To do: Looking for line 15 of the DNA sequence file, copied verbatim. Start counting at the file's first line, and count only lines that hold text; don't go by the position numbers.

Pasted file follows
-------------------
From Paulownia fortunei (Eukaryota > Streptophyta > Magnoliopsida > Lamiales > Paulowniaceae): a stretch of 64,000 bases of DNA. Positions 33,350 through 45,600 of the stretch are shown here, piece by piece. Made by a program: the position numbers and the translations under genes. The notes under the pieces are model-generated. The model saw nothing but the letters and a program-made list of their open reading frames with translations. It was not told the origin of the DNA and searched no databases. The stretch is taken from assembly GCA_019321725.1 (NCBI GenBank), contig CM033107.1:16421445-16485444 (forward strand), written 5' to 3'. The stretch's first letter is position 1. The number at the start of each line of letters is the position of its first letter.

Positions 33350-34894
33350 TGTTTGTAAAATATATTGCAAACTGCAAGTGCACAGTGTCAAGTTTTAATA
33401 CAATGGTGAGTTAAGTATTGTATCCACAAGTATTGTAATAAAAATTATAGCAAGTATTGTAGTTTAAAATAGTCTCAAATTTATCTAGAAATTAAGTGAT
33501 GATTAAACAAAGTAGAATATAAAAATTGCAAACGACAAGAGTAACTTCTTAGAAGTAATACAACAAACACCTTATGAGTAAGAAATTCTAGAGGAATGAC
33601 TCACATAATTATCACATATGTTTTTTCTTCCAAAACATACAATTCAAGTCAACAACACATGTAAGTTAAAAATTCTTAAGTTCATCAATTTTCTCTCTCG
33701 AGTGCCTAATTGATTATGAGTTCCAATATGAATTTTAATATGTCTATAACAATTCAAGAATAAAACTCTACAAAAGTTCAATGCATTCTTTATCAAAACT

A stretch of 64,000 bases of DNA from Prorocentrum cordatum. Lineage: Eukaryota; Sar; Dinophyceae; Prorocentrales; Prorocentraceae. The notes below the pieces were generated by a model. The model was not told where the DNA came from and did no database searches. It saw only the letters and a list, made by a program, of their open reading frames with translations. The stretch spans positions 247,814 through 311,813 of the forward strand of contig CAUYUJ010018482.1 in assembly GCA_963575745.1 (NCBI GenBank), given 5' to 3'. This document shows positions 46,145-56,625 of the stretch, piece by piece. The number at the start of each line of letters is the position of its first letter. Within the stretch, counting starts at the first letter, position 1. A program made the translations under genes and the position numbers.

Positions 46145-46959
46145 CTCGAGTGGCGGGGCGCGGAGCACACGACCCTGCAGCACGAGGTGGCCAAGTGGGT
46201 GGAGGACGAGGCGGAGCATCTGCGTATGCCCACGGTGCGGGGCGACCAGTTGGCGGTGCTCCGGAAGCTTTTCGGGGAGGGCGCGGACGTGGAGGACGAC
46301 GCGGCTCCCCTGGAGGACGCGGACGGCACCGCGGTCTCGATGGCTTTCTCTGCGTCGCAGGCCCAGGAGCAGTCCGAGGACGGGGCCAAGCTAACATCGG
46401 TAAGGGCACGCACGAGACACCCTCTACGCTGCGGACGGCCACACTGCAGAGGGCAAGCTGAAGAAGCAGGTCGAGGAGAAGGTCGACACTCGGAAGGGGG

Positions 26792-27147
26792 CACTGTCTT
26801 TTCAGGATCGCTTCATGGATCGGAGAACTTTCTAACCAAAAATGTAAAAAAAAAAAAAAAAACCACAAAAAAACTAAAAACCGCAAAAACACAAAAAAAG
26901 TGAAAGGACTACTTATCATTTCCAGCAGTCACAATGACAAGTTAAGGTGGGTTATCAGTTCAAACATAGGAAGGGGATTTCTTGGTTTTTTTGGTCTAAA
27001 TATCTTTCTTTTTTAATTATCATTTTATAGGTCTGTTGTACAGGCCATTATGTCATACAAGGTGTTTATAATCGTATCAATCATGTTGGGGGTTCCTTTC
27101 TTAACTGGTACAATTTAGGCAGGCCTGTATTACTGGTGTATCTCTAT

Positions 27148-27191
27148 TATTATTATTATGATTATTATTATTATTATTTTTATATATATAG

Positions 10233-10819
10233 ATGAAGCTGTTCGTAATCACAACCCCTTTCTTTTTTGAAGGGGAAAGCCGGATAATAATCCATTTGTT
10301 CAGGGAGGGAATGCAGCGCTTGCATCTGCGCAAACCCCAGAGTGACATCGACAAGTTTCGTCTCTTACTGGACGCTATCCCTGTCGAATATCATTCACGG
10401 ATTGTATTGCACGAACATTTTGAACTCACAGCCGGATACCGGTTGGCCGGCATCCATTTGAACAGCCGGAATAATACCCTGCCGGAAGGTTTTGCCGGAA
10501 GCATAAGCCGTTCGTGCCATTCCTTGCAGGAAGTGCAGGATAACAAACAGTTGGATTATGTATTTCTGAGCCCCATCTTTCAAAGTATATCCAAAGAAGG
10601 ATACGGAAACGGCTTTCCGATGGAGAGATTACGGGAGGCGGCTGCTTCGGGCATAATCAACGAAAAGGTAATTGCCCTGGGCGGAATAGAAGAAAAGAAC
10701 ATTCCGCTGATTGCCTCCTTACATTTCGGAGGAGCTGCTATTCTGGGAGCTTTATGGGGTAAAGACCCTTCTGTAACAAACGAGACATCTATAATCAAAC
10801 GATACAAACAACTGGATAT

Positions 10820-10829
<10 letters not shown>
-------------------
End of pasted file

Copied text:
26792 CACTGTCTT